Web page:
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Hello,

when we want to get the magnitude of the Fourier frequency spectrum of a functionfwe typically calculate [tex]F(\omega)=\int_{\mathbb{R}}f(x)e^{-i\omega x}dx[/tex]

and then consider [itex]|F(\omega)|[/itex].

We can do this as long the signal (=function) is deterministic, that is, only one single known valuef(x)is associated to everyx.

What happens when f(x) isnotdeterministic anymore? In other words, we don't know what is the exact value off(x), but we can say only thatf(x)follows a certain probability density function. For example I could say that [tex]f(x) \sim \mathcal{U}(-1 , 1)[/tex] which means that for a givenx,f(x)is now a random variable having uniform probability distribution between -1 and 1.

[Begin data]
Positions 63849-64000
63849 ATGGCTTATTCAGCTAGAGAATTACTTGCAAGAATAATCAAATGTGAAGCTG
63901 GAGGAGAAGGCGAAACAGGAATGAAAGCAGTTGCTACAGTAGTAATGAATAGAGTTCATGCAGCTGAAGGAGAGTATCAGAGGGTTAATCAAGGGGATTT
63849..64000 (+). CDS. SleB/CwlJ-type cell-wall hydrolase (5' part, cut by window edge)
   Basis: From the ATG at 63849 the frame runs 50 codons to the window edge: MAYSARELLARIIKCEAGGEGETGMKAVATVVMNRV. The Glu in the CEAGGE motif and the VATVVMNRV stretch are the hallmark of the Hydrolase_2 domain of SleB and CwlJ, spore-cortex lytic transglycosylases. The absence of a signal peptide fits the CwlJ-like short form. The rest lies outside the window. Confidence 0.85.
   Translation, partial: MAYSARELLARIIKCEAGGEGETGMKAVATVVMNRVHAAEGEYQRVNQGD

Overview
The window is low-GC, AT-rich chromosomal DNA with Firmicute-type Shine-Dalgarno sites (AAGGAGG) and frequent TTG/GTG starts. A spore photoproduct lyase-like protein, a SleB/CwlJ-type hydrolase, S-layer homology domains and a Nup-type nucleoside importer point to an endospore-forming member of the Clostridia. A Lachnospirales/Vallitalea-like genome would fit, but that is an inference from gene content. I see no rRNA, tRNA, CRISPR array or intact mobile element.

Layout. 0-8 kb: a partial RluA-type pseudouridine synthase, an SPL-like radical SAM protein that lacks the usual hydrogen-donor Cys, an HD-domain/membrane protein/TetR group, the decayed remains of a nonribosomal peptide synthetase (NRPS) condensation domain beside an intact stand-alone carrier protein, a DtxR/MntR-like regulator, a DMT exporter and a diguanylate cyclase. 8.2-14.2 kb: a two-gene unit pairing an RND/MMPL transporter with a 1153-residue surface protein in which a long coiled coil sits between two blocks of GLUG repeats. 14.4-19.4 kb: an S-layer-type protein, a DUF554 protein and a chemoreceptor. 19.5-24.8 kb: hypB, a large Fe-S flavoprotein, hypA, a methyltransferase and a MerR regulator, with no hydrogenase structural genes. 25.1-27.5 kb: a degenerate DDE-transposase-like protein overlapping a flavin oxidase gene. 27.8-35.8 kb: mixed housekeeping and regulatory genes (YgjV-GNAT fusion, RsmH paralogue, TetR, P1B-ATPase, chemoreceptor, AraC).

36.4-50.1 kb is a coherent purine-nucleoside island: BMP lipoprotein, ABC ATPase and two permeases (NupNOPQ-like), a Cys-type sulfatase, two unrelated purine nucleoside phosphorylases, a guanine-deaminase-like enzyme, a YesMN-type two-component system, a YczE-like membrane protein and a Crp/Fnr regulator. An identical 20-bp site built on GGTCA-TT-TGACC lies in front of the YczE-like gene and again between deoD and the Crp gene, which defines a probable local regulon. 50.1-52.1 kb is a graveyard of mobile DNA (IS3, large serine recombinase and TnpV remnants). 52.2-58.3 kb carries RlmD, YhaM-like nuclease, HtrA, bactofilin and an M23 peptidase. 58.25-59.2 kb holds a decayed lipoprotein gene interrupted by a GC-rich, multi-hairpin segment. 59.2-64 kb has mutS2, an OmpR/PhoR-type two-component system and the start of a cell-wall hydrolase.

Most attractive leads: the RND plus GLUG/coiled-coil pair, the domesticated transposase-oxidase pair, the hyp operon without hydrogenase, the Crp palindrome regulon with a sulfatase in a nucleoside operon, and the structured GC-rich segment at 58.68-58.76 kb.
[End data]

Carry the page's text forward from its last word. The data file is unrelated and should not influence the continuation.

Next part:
If we plotted such a "function" againstxwe would see a noisy plot with amplitudes between -1 and 1.

I would like to calculate the magnitude of the Fourier spectrum of such a function, but I don't know from where to start. what can we say about [itex]|F(\omega)|[/itex]? Any hint?

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# Fourier transform of noise

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